A Medicare Reform Proposal Everyone Can Love: Finding Common Ground among Medicare Reformers

Policy Reports | Health

No. 306
Saturday, December 01, 2007
by Andrew J. Rettenmaier and Thomas R. Saving

Features of the Medicare Reform

The centerpiece of the reform is the creation of Health Insurance Retirement Accounts (HIRAs) in which individuals put aside funds during their working years to partially prepay their retirement health care expenses.

“Health Insurance Retirement Accounts (HIRAs) would allow workers to save for their retirement health care expenses.”

Deposits to HIRAs.   All workers will have the same fixed percentage deducted from their paycheck, just as they now do with the current Medicare (HI) payroll taxes.  These deductions, however, will be deposited in an individual's HIRA, rather than going to the general revenue coffers of the federal government.  Further, since these deposits (just like current Medicare payroll taxes) will be subject to income taxation, HIRA are funded with after-tax dollars.  This means that the use of the funds during in retirement will be tax free, similar to withdrawals from a Roth IRA (Individual Retirement Account). 5

Contributions to the individual HIRAs will be deposited with private sector insurance/annuity providers who will be responsible for investing the funds.  Although HIRAs are nominally the property of the individual account-holders, they will not have access to these funds unless they reach age 65.  Just as with current Medicare, the receipt of any benefits from a HIRA is contingent on surviving to the age of eligibility.  HIRAs, therefore, should be thought of as insurance that is payable only if the worker lives long enough.  HIRAs are not part of a person's estate any more than current Medicare is part of anyone's estate. 6

Restructured Medicare Insurance. At the outset of the reform, Medicare Parts A, B and D will be combined into a single insurance plan, similar to current Medicare Part C (Medicare Advantage). Every individual will face a base deductible, or defined cost-sharing requirement, that will be indexed to grow at the same rate as overall per capita Medicare spending.  The base deductible, and the cost sharing it requires, would apply immediately upon adoption of the reform to all current beneficiaries, even though they have no HIRA balance. The initial base deductible used in the projections for this study is $2,500, which is in the neighborhood of a senior's current combined average spending for an individually purchased medigap policy and on out-of-pocket Medicare expenses.  Current beneficiaries would continue to pay their share of Medicare expenses through premium payments, but their cost sharing would be limited to the indexed base amount.7 7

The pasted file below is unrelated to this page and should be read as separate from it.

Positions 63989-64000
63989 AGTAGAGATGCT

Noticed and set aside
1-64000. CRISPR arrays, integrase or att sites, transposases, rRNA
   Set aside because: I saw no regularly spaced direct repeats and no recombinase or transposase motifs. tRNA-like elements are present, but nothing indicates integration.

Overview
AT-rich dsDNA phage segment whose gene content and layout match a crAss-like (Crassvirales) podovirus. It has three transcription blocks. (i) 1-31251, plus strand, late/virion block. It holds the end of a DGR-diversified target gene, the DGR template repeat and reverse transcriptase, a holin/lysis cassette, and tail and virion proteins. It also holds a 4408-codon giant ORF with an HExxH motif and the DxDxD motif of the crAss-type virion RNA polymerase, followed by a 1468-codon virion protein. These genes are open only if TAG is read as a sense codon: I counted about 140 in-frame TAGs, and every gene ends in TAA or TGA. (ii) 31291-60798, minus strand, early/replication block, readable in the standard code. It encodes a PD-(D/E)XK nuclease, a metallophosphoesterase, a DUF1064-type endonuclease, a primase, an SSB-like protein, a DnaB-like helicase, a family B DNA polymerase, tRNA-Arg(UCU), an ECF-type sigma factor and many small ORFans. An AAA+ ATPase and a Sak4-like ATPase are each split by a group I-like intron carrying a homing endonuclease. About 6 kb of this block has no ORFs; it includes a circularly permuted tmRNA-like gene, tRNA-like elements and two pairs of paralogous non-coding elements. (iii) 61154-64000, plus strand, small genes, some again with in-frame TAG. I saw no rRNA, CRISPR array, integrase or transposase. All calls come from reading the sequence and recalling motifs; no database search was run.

“Workers would contribute 4 percent of their total earnings to their individual HIRAs.”

For future beneficiaries, each individual's total Medicare cost sharing will equal the base deductible plus the amount of the annuity from that individual's HIRA.  All retirees born in the same year, regardless of income, will face the same indexed base deductible.  The additional cost sharing requirement will depend on the annuity made possible by the individual's HIRA, which is in turn based on the beneficiary's preretirement income.  Thus, while the base deductible is not income related total deductibles rise with income since the level of HIRA annuity funding rises with income.

The exceptions are low-income participants.  Each year the federal government will make additional contributions to their Health Savings Account ( HSA) or similar health spending account to cover part of the deductible.  In many cases, the low income retirees' remaining cost sharing, after the government contribution, will be covered by HSA funds they roll over from year to year.  Retirees who receive government contributions could be required to roll over any remaining contribution until the base deductible is covered.  Once this requirement is satisfied they would be free to spend any remaining funds in their accounts.  [See the sidebar on “Benefits and Incentives for Low-Income Workers.”]

HIRA Contribution Rate.  It is assumed that all workers age 64 and younger in 2007 make contributions of 4 percent of their total earnings to these HIRA accounts in addition to the taxes necessary to pay benefits to current retirees.  Thus, HIRA contributions will reduce workers' take-home pay. 8

While additional contributions of 4 percent may seem burdensome on current workers, they must be considered in light of the alternative means of financing Medicare in the long run.  The authors previously estimated that an immediate payroll-tax increase to 17.5 percent would be necessary to fund all parts of the current Medicare program indefinitely using Trust Fund accounting. 9 Considering the growing burden of Medicare Parts B and D on federal revenue in addition to the tax rate increases that would be necessary just for Medicare Part A solvency, the 4 percent HIRA contribution rate is not unreasonable.